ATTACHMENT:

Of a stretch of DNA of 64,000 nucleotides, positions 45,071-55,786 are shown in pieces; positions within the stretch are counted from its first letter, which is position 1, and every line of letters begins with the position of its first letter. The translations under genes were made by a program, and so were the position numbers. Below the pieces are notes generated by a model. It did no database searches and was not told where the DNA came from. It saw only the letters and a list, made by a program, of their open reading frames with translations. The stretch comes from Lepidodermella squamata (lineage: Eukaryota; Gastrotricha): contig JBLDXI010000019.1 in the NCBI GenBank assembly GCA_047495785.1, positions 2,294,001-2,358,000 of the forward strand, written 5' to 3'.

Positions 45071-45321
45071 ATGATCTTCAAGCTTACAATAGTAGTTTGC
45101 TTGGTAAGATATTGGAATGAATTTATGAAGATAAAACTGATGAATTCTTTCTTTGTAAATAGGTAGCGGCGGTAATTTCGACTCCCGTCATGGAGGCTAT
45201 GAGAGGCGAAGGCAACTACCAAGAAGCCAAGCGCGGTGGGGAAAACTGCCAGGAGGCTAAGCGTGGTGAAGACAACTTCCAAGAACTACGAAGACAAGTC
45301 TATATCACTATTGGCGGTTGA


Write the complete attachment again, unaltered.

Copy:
Of a stretch of DNA of 64,000 nucleotides, positions 45,071-55,786 are shown in pieces; positions within the stretch are counted from its first letter, which is position 1, and every line of letters begins with the position of its first letter. The translations under genes were made by a program, and so were the position numbers. Below the pieces are notes generated by a model. It did no database searches and was not told where the DNA came from. It saw only the letters and a list, made by a program, of their open reading frames with translations. The stretch comes from Lepidodermella squamata (lineage: Eukaryota; Gastrotricha): contig JBLDXI010000019.1 in the NCBI GenBank assembly GCA_047495785.1, positions 2,294,001-2,358,000 of the forward strand, written 5' to 3'.

Positions 45071-45321
45071 ATGATCTTCAAGCTTACAATAGTAGTTTGC
45101 TTGGTAAGATATTGGAATGAATTTATGAAGATAAAACTGATGAATTCTTTCTTTGTAAATAGGTAGCGGCGGTAATTTCGACTCCCGTCATGGAGGCTAT
45201 GAGAGGCGAAGGCAACTACCAAGAAGCCAAGCGCGGTGGGGAAAACTGCCAGGAGGCTAAGCGTGGTGAAGACAACTTCCAAGAACTACGAAGACAAGTC
45301 TATATCACTATTGGCGGTTGA